Finding the top angel and venture capital fund managers for alternative investors just got easier.
The institutional alternative asset classes, such as Venture Capital and Private Equity, can be opaque. Nevertheless, a few financial technology (Fintech) firms are helping to lower costs, provide transparency and empower co-investment. That’s important as more retail non-accredited investors gain access to alternative investments with laws like Title III of the JOBS Act.
The lack of transparency in the industry and ability of fund managers to promote their positive performance, coupled with the ability to hide poor performance, can create selection bias when trying to analyze results.
The methods to analyze fund managers’ portfolio performance across asset classes evolved in recent years. The growth in accessibility to data makes it possible to measure angel and VC fund managers more objectively via algorithms.
This review of top 10 lists of fund managers intends to help alternative investors select the right asset class to invest in and improve the performance of their portfolios. Below, we compile everything in one place for you to review. You’ll find an analysis of the ranks and evaluation methods of the angel, venture capital, private equity and hedge fund rankings from:
Comparing the performance of a manager in one asset class to another in a different investment sector is difficult as performance metrics, the timing of cash flows, and window of analysis differ between each firm that performs the analysis. Venture Capital often uses multiples like a return of 2x capital invested and Private Equity often uses Internal Rate of Return (IRR). There is little insight into compounded annual rate of return over an extended period. Therefore comparing these alternative asset classes to one another becomes difficult and trying to index against public benchmarks like the S&P 500 doesn’t make much sense.
There are also other important factors like the highly leveraged nature of private equity funds, whereas angel and VCs are rarely leveraged. Timing of cash flows also becomes an issue. When an individual or institution commits to a fund the money gets invested over time, sometimes 10 to 15 years, which places more weight on the earlier cash flows. Fund Managers will invest or enter companies at differing stages in company growth. One must also ask what performance window is observed. Some rankings only look at one-year performance; others look at three years.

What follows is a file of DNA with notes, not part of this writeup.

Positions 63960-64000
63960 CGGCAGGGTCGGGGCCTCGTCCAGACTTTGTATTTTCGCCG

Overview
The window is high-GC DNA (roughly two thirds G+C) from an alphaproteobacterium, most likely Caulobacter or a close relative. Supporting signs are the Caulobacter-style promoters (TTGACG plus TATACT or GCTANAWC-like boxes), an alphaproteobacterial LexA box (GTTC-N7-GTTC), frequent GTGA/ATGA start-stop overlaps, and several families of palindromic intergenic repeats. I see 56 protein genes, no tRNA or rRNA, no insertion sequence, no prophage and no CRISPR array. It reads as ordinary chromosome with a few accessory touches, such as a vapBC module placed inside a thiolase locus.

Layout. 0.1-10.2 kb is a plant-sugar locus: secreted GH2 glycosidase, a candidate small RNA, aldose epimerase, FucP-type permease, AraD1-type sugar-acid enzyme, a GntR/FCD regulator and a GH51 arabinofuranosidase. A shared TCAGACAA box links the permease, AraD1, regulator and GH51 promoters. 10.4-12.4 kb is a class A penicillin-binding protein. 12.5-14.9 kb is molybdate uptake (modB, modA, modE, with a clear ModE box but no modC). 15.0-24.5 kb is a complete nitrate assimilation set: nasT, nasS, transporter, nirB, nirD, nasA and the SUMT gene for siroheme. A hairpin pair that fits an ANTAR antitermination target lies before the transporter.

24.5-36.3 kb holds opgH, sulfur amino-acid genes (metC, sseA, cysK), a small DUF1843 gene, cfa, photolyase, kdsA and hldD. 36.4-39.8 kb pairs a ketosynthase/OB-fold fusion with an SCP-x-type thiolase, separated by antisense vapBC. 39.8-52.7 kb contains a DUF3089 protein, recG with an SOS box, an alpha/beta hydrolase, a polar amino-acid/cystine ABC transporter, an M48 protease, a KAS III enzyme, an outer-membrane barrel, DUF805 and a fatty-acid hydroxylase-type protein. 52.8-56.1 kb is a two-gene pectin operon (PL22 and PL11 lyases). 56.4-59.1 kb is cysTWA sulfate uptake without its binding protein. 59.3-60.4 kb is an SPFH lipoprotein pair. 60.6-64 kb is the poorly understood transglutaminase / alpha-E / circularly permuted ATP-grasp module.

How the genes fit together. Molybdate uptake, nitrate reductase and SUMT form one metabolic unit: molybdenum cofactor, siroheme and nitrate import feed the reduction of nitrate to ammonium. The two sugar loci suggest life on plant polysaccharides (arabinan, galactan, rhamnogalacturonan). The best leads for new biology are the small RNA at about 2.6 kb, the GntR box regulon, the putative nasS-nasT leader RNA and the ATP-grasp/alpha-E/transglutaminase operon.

Angel investors primarily put money in startups at the stage entrepreneurs first look outside friends and family for capital. Angels do not always invest in the seed round but wait for later rounds like Series A, B or some as late as C. With a lack of data on compounded annual return firms rank based upon a number of other factors, like network strength and rate of follow-on investment. Below are the rankings of individual angel investors and funds from CB Insights, Forbes and Fund Wisdom. (Editor’s note: Financial Poise did not independently research and does not endorse these rankings.)
CB Insights created the Investor Mosaic, which leverages a multitude of variables into an algorithm to help select top performers. The measures are based on network strength, the rate of follow-on investment, persistence, discipline, selection aptitude, illiquid performance, the number of exits and brand. Investment discipline is measured by focus of continued investment on stage or industry. Performance persistence is based on the time since successful exits took place. Selection aptitude is a measure of selection prowess, or ability to consistently identify winners. The illiquid performance focuses on currently un-exited private companies’ performance. Brand measures the visibility and reputation of an investor. The